The historic arrival of the UN climate negotiations to Glasgow in November 2021 is an opportunity to raise awareness in Scotland and beyond of how climate crises are affecting people across the world.
That’s why as part of the runup to COP26, we are hosting an innovative digital exhibition, Facing the Crisis, sharing personal stories, highlighting challenges and celebrating responses to the climate crisis in communities at the sharp end of the climate crisis.
What is Facing the Crisis all about?
Every year, the Alliance runs a photo and film competition, which is an opportunity for people in Scotland and beyond to showcase sustainable development projects across the world. This year, with the most important climate talks since the Paris Agreement coming up in Glasgow, we focused in on the human impacts of the climate crisis.
Choosing photos and films based on the strength of their stories, the quality of the image making and the degree to which the image maker has approached the subject thoughtfully, empathetically and ethically, we’ve collated a growing collection of fantastic visual stories from around the world, showing how the climate crisis has changed people’s lives and the changes they’ve made to meet it.
Among those most at risk from the climate crisis, we’ve seen some hugely moving experiences of loss and hope, and the phenomenal innovations, resilience and adaptations with which communities are meeting seemingly insurmountable challenges. We wanted to share these stories and help audiences in Scotland and beyond understand the human experiences behind the apocalyptic headlines.
Why is it important to meet the people most affected by the climate crisis?
Here in Scotland, we’re often insulated from the true face of the climate crisis. But in much of the world, the changing climates and its wider effects have already had a massive impact on many, many people’s lives for decades; from drought and flooding to disease and loss of livelihood, the challenges of the climate crisis require ever increasing resilience and adaptation, and frequently costs people their stability, their homes and even their lives.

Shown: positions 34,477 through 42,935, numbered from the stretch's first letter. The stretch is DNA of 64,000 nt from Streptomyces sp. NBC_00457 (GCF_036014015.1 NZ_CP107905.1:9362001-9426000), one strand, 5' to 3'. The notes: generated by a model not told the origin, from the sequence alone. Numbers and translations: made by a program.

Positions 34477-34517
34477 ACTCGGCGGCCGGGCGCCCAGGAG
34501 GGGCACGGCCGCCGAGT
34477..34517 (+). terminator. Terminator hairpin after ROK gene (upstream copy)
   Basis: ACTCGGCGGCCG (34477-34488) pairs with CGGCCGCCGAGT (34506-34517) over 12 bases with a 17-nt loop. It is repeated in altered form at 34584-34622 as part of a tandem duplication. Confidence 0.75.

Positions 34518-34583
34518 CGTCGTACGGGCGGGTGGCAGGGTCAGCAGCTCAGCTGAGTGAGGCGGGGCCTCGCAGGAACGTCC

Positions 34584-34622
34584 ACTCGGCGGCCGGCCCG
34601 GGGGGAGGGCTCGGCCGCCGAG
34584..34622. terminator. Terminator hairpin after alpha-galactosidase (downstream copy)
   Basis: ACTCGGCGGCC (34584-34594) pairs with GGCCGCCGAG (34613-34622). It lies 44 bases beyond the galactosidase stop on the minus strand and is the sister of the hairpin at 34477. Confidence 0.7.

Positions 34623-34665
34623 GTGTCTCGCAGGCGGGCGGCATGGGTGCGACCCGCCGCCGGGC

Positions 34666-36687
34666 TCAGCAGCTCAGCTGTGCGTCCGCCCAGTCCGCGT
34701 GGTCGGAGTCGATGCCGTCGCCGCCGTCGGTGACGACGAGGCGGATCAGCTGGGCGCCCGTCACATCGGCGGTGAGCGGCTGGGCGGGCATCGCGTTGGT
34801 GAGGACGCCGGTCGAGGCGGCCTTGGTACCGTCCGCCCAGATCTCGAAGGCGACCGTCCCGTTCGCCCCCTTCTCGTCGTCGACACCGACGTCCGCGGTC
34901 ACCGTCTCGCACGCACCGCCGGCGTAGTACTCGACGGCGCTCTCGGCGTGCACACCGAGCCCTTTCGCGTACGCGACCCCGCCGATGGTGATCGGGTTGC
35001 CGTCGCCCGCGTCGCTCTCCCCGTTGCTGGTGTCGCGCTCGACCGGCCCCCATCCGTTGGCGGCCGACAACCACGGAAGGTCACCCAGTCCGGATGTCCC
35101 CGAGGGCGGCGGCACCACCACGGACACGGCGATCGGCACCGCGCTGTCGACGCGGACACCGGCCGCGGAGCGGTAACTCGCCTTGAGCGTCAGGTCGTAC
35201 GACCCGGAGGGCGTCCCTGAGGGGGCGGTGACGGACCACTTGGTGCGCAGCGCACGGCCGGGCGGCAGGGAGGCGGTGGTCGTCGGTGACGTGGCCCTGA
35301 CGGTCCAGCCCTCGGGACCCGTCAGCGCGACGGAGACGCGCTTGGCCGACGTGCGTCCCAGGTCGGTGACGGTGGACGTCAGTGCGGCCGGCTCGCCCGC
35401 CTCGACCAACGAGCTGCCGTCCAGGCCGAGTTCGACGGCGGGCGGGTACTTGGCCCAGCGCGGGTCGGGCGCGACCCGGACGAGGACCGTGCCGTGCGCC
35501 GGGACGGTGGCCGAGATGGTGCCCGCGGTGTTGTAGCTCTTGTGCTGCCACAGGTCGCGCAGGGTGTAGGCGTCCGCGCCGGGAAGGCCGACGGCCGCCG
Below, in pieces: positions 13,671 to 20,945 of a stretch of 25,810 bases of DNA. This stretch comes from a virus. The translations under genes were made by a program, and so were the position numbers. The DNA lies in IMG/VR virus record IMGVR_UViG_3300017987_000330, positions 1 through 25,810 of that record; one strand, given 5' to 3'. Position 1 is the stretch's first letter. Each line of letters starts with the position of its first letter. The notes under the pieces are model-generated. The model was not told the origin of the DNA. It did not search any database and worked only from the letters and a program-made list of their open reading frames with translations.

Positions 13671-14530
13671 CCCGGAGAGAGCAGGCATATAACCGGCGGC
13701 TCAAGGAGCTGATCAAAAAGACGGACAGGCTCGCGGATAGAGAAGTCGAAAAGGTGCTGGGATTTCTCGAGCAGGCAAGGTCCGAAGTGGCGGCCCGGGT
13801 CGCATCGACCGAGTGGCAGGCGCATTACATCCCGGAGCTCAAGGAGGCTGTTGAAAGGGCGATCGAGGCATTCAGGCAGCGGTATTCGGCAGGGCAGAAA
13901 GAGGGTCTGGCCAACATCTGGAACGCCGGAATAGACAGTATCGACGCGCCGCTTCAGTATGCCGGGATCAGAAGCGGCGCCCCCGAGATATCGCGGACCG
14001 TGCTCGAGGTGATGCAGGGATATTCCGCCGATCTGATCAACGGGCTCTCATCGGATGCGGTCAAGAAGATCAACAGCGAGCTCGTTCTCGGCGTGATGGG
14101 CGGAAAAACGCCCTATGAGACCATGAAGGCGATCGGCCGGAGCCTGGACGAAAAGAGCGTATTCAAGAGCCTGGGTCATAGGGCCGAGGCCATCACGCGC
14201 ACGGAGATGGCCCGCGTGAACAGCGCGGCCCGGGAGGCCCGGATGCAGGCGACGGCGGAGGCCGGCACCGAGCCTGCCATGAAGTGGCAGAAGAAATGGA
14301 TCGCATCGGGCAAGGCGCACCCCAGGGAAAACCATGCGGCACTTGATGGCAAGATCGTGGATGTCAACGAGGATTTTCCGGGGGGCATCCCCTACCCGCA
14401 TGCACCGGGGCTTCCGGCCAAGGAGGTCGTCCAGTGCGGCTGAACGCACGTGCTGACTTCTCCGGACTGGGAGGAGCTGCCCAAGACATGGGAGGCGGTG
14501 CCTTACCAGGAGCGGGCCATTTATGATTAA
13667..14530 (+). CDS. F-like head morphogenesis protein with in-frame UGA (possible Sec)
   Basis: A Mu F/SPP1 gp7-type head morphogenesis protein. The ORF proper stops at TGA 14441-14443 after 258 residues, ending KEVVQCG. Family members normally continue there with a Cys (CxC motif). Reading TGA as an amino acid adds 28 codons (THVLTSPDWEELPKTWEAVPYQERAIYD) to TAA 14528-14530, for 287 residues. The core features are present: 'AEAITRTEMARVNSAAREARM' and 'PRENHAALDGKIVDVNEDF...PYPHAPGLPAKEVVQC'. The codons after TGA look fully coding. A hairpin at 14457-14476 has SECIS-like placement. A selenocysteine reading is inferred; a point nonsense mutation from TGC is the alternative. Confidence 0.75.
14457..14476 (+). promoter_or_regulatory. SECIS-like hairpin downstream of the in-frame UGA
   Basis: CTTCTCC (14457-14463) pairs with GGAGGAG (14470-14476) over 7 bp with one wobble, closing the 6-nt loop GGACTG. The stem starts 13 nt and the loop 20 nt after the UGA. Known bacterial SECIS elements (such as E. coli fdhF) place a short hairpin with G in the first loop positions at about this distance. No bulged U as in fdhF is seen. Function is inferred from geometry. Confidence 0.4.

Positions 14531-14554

Climate change has the largest impact on those that have done least to cause it; often people in low-income countries, with the lowest carbon footprint, bear the brunt of its damage. It is almost always the poorest communities with the lowest carbon footprint around the world that are most vulnerable to the devastating impacts of changing weather patterns, floods, droughts and storms. For these poorer communities, there is very little safety net when crops fail or homes are destroyed.
As Facing the Crisis shows, communities at the sharp end of the climate crisis are fighting to survive a situation that is not of their own making, through adapting to new normals and mitigating against the causes of the issue. But the responsibility can’t fall on them alone.
Richer countries like Scotland, which are major (per capita) contributors to global climate change, must take responsibility both for reducing our outsize emissions contributions, and for providing support and resources to help those most affected build resilience and adaptability to survive the crisis.
If rich countries are willing to step up their game and commit to meaningful change, being led by the needs of communities at the sharp end of the crisis, then COP26 in Glasgow could be a tipping point.
However, right now, rich countries’ actions are wholly inadequate to compensate for the amount we continue to contribute to global emissions. Urgent action is needed to provide funding and resources to affected communities to adapt and thrive in the crisis we created. Learn more here.
How can you get involved?
Facing the Crisis is now open at www.facingthecrisis.scot. In this custom digital exhibition space, you can not only view and share images from many countries across 3 continents, but also find information and ideas for engaging with the campaign for climate justice and global responsibility.
You can also submit your own content ideas if you have a story to tell. We’ve included an easy-to-use online submission form, so everyone has the chance to be part of this exciting exhibition. Perhaps you live or work in a country not yet represented in the exhibition or perhaps you know someone else who does?!
You don’t have to be a professional photographer or filmographer either. All that’s important is that your photo or short film tells a story of climate impacts or responses across the world.